Putting Philadelphia Public Art Online

More Than Likes is a series about social media personalities trying to do positive things for their communities.

Conrad Penner’s phone camera was fixed on Nile Livingston, the artist who stood in front of a blank wall. mx. Soon, Livingston painted a huge mural, the “canvas” being the side of an apartment building overlooking a parking lot in the Gayborough district of Philadelphia. but mcx. Livingston was having a hard time finding the right words for his TikTok promotion.

“We could do a thousand takes,” said Mr. Banner, his voice warming. He chose both the location and the artist.

Mr. Banner, 38, runs Street section, a photo blog and social media presence dedicated to spotlighting street artists. In addition to video interviewing artists and photographing their work, Mr. Penner selects artists Philadelphia Mural Arts, which he says is the largest public art program in the country. In a city known for the richness of both its cultural institutions and its public art sceneMr. Benner wants to “serve artists in every way”.

“It’s a bridge into the public art community,” mx. Livingston said. “He stops and slows down and watches things around him, and he really cares about the city of Philadelphia.”

Before meeting mx. Livingston, Mr. Banner’s camera was locked on another artist, Alexi Mansour, chosen by Mr. Brenner to paint a mural in real time as part of a street festival. It was nearly 90 degrees, and too many speakers drowned out Mr. Mansour, who described himself as a “mutterer” uninterested in public speaking. There were people everywhere and Mr. Mansoor also suffered, his face turning bright red. (“I passed out,” Mr. Mansour said later at this point.)

Mr. Banner took matters into his own hands: he ordered Mr. Mansour to wave his hands in front of his face to cool himself. He switched locations, first trying to register Mr. Mansour in a nearby building (also very loudly) before settling on a corner away from the commotion.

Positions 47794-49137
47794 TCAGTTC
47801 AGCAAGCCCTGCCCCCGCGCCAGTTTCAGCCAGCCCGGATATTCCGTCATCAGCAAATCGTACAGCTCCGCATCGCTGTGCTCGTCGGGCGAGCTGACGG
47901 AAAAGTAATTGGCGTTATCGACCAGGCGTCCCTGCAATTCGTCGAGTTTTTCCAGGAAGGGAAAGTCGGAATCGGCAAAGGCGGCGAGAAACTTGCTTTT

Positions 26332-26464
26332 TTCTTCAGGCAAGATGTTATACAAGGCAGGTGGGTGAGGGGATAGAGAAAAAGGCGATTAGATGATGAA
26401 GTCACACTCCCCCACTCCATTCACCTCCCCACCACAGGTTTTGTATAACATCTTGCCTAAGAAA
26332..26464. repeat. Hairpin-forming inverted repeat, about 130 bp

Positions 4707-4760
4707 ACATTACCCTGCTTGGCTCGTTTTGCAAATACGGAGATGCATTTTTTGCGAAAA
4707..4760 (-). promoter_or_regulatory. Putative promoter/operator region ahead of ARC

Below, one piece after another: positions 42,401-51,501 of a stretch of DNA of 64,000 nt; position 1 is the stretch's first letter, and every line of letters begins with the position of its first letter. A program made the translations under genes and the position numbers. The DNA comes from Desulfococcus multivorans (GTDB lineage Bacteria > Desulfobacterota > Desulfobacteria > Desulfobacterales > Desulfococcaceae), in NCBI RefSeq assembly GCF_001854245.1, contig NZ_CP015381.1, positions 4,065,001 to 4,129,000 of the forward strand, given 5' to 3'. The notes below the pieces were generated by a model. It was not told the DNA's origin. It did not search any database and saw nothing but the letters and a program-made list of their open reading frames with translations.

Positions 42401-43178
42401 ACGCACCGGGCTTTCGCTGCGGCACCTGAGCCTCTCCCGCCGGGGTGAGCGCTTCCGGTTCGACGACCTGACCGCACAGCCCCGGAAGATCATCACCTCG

“One, two, three,” said Mr. Banner patiently, and Mr. Mansour began describing his work.

Mr. Mansour, whose work focuses on queer identity, and his team’s work on a mural of the Greek god Dionysus, which some consider to be one of the first non-binary appearance.

Mr. Penner, who grew up in the Fishtown neighborhood and typically wears a flat-brimmed hat and mustache, avoids attention when documenting art, directing people’s eyes toward the artists he supports.

“My concern has always been to point the camera out,” Mr. Penner said. “I find a deep pleasure and interest in learning about the world around me through public art and the artists who make it.”

Mr. Benner first published Streets Dept in 2011. A newbie to the world of street art—Mr. Benner is not a trained artist, and had long planned to get into architecture—his early posts took on what he called a “fanboy blog” tone.

The blog went mainstream in June 2011 when it was reprinted by Time magazine job About an artist who “blew up the yarn” of a city train, wrapping the seats in multicolored knit fibres. This interest landed Mr. Benner a full-time marketing job, which he quit in 2015 after he surpassed 100,000 followers on Instagram (he now has more than 150 thousand followers and another 34,600 on TikTok) and devoted all his focus to the Streets section Subscription service Through Patreon, a membership platform for content creators.

In 2020, Mr. Penner began selecting artists and locations for the mural art, which he said now provide the bulk of the Street Dept’s funding, after nearly a decade of independent curatorial work, which he still does. on the side.

At the heart of all of this work is a love for the city, which he believes is particularly suitable for its thriving street arts community.

“Most of the street artists working now take either abandoned buildings or building materials,” said Mr. Benner. “Nearly every neighborhood in Philly has an abandoned building that is a former warehouse or abandoned homes.”

“There was this idea that the industry and maybe some people left this city,” he said of street artists, “so now it’s our playground” (the city’s population dropped from about 2 million in the 1960s to about 1.5 million in 2021). “If you leave a building abandoned, it will be filled with art.”

After hours of filming with Mx. Livingston and Mr. Mansour, Mr. Penner was peeking through an artist’s free wall space on a busy street corner, where a man was painting a woman’s face. Mr. Penner had seen the artist’s work for several months but had never met him. It was Sean Durbin, an up-and-coming local artist who had tried to catch Mr. Penner’s eye earlier in the live painting. He agreed to let Mr. Benner show his work.

Mr. Banner pulled out his camera. “This is very kismet,” he said. My favorite part of his work is meeting new artists and sharing their work with audiences. “Why are we in this world if we don’t look around and get excited about what’s around us?”